A Christmas Carol is one of the most famous and beloved pieces of fiction that had ever been written. Charles Dickens wrote many amazing novels, but this is arguably his finest and greatest work. The new film The Man Who Invented Christmas explored how a famous author like Charles Dickens creates such a classic work of fiction.
Playing like a biopic, the film adds an element of magic to the manner in which Charles Dickens (Dan Stevens) created the characters of A Christmas Carol and eventually wrote the book.
Dickens had gone through a period of failure, having had three books flop after the massive success of Oliver Twist. Seeing debt building up, Dickens set out to write a Christmas story with six weeks to go until Christmas. These are true facts.
The film, however, takes the writing process to a different and remarkably original level. Dickens would picture a characters, name a character and then they would appear to him. When Scrooge (Christopher Plummer) showed up, he began to show what a rotten person he was, belittling Dickens as he struggled against the deadline, the writer’s blocks and the seemingly never ending interruptions from his family, staff and friends.
Each of these interruptions were involving some intriguing side characters in Charles Dickens’ life. His father John (Jonathan Pryce) is a bit of a blowhard and huckster, but he is responsible for some serious baggage for Dickens. The relationship between Dickens and his father is an important one in the creation of the character of Ebenezer Scrooge.
There is also a great relationship between Dickens and his friend Thackeray (Miles Jupp). Thackeray was as loyal to Charles as anyone and his friendship and belief in the writer was a solid rock for Dickens.
The movie was remarkably charming. I was fully enthralled in the film as it continues, showing the “real-life’ inspirations Dickens took to create the characters and scenes of A Christmas Carol. It was fun to hear certain well known lines from the story (ex. “if they are going to die then they should get on with it, and decrease the surplus population”) placed into the script in such a clever way.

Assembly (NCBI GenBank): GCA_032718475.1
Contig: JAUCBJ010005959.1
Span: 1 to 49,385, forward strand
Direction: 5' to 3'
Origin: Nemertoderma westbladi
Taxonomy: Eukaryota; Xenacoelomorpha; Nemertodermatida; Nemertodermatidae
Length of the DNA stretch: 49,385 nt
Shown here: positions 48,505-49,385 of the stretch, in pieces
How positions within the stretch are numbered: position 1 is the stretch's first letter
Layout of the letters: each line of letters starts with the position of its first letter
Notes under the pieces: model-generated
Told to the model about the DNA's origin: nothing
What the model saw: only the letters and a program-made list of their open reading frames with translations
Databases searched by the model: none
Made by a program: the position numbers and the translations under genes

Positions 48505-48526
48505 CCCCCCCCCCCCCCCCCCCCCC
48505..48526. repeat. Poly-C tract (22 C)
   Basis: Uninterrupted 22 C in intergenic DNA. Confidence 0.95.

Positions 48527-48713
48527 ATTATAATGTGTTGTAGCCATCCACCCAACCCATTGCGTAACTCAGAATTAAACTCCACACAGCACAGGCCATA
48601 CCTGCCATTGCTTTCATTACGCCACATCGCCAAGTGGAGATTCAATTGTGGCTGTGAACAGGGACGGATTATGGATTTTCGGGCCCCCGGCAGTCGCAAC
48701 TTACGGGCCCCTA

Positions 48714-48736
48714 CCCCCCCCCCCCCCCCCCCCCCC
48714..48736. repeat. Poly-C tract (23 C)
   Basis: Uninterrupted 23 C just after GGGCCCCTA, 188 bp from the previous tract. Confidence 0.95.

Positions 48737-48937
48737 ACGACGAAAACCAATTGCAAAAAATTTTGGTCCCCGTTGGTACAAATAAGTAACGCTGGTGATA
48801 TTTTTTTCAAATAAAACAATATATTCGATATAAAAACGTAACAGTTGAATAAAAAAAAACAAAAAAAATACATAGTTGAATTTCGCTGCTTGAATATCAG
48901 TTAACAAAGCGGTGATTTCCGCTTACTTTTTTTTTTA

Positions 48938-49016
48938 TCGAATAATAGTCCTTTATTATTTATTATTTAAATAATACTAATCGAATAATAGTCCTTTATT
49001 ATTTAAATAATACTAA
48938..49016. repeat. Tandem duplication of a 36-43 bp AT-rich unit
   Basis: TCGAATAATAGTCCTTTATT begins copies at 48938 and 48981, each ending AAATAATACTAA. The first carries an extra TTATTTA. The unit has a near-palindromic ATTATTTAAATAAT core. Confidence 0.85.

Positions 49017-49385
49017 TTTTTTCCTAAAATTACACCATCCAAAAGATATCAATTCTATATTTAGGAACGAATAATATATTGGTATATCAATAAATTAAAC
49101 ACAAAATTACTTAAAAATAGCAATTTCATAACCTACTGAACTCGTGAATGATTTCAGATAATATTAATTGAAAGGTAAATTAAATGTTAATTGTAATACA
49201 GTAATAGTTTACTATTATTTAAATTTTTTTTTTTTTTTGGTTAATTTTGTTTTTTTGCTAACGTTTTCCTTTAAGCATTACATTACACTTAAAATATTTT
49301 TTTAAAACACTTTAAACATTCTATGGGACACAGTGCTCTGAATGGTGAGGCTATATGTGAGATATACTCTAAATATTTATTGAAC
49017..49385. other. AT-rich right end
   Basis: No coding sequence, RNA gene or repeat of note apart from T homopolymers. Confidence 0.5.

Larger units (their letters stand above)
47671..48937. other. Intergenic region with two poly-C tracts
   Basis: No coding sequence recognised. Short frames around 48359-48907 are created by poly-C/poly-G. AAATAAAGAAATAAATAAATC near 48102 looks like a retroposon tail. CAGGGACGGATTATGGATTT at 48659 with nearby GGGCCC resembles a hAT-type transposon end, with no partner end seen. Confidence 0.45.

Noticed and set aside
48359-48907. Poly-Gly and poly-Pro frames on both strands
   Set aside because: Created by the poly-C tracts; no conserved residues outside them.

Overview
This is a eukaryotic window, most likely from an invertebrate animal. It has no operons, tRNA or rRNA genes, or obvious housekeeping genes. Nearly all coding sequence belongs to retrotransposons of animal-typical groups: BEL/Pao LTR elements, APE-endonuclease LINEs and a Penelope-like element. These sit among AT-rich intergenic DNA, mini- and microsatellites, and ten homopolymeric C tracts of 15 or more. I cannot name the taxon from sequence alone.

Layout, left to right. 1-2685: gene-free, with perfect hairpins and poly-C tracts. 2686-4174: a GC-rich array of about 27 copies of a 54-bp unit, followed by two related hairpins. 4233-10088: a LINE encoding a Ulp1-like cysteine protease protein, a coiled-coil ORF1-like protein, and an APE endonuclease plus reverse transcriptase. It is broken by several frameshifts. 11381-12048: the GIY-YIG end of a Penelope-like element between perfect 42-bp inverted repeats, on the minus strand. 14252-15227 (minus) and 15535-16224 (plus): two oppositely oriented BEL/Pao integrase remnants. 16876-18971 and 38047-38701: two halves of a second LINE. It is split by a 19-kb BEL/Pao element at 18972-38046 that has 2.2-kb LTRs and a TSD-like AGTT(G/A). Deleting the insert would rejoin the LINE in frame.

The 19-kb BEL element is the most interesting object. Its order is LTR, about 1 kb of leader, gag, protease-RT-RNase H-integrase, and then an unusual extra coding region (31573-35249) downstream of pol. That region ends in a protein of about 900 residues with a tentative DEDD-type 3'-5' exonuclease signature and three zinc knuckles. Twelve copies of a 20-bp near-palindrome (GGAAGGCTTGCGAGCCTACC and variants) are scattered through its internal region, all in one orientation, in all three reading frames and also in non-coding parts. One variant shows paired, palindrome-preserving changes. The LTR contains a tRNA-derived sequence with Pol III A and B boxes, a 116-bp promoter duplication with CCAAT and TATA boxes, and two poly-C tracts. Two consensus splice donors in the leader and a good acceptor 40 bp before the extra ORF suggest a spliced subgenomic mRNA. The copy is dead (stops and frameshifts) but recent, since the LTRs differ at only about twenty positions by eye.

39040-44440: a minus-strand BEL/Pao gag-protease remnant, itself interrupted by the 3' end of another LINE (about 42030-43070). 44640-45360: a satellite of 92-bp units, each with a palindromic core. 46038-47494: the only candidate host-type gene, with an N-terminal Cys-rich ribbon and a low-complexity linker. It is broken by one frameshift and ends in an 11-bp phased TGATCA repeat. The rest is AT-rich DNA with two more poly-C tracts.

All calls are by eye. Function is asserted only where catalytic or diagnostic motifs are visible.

Dan Stevens does a great job with his role, showing us a continuously nervous Charles Dickens, whose vivid imagination is amazing, but whose life threatens to drag him down and prevent him from finishing. The flashbacks used help highlight the horrors of the young Charlie Dickens’ past were effective and brought us back around successfully to what the narrative was wanting us to understand. Much like Scrooge, the key to Charles Dickens successful future lied in the past and the present and Dan Stevens is so likable that he makes a perfect protagonist here.
There were some secondary characters that are introduced that are not developed very much. Charles’s wife Kate (Morfydd Clark) has a nice scene near the end of the film, but it seemed to come out of nowhere. The inclusion of a character named Tara (Anna Murphy) seemed an odd choice and I was not sure why she was meant to be significant but she clearly was.
Overall, I really enjoyed The Man Who Invented Christmas (though that was an odd title, somewhat misleading) and I found it extremely charming. If you are looking for a good Christmas movie this year, don’t waste your time on Daddy’s Home 2 and instead look this one up. God bless us. Everyone.